Section 5.11. Exercises


5.11. Exercises

See Appendix A for answers to the following exercises:

  1. [7] Write a program that acts like cat but reverses the order of the output lines. (Some systems have a utility like this named tac.) If you run yours as ./tac fred barney betty, the output should be all of file betty from the last line to the first, then barney and then fred, also from the last line to the first. (Be sure to use the ./ in your program's invocation if you call it tac so you don't get the system's utility instead!)

  2. [8] Write a program that asks the user to enter a list of strings on separate lines, printing each string in a right-justified 20-character column. To be certain that the output is in the proper columns, print a "ruler line" of digits as well. (This is a debugging aid.) Make sure that you're not using a 19-character column by mistake. For example, entering hello, good-bye should give output something like this:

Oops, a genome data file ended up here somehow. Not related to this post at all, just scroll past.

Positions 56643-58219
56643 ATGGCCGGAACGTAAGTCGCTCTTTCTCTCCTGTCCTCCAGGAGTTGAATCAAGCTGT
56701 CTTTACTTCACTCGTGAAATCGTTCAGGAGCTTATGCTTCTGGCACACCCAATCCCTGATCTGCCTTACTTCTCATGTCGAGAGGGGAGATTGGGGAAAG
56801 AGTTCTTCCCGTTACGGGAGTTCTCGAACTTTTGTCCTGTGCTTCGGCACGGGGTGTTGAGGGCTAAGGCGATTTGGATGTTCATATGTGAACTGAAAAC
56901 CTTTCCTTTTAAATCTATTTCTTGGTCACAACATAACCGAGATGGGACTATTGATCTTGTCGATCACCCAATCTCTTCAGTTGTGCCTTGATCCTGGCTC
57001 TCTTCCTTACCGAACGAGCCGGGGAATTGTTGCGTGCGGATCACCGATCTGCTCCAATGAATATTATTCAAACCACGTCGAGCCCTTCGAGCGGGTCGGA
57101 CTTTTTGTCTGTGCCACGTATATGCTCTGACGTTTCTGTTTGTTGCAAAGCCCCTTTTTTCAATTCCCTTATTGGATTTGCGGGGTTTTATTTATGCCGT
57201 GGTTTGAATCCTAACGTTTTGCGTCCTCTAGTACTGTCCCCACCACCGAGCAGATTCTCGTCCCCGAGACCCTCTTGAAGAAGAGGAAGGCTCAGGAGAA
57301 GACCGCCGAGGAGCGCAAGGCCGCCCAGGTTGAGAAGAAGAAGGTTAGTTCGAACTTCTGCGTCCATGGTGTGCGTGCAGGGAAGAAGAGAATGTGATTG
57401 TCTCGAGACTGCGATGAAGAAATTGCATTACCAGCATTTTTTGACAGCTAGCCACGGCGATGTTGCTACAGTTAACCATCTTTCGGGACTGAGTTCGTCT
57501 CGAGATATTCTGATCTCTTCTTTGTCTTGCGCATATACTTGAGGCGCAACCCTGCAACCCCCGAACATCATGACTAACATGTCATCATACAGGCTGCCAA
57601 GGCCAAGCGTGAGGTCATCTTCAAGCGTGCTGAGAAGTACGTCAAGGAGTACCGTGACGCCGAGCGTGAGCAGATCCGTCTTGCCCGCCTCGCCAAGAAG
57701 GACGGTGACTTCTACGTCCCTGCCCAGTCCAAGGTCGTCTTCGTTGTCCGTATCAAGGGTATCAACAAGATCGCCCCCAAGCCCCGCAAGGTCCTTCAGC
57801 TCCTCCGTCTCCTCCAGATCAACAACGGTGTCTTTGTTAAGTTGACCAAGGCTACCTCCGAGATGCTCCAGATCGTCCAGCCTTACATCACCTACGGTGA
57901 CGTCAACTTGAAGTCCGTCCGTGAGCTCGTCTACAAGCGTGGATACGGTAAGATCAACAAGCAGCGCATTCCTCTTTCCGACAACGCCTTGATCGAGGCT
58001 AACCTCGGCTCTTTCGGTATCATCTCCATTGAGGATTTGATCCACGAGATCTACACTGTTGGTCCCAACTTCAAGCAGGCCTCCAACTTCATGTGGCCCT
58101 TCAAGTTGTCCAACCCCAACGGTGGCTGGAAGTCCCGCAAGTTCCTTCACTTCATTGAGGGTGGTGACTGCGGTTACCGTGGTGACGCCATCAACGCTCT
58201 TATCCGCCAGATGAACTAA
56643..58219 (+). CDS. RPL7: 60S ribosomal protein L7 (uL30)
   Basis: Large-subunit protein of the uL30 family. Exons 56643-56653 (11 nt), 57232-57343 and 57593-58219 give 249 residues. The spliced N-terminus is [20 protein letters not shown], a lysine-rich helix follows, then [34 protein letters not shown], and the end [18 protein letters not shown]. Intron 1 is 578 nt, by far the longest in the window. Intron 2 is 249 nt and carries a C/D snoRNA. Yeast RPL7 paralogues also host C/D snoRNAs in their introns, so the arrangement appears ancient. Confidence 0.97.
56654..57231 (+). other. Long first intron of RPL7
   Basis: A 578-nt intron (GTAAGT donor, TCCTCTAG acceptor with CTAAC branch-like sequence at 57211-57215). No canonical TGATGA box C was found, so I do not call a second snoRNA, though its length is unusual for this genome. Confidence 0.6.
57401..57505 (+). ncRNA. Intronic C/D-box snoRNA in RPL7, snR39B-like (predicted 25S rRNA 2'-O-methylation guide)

123456789012345678901234567890123456789012345678901234567890                    hello                 good-bye

  3. [8] Modify the previous program to let the user choose the column width, so entering 30, hello, good-bye (on separate lines) would put the strings at the 30th column. (Hint: See the section in Chapter 2 about controlling variable interpolation.) For extra credit, make the ruler line longer when the selected width is larger.



Learning Perl
Learning Perl, 5th Edition
ISBN: 0596520107
EAN: 2147483647
Year: 2003
Pages: 232

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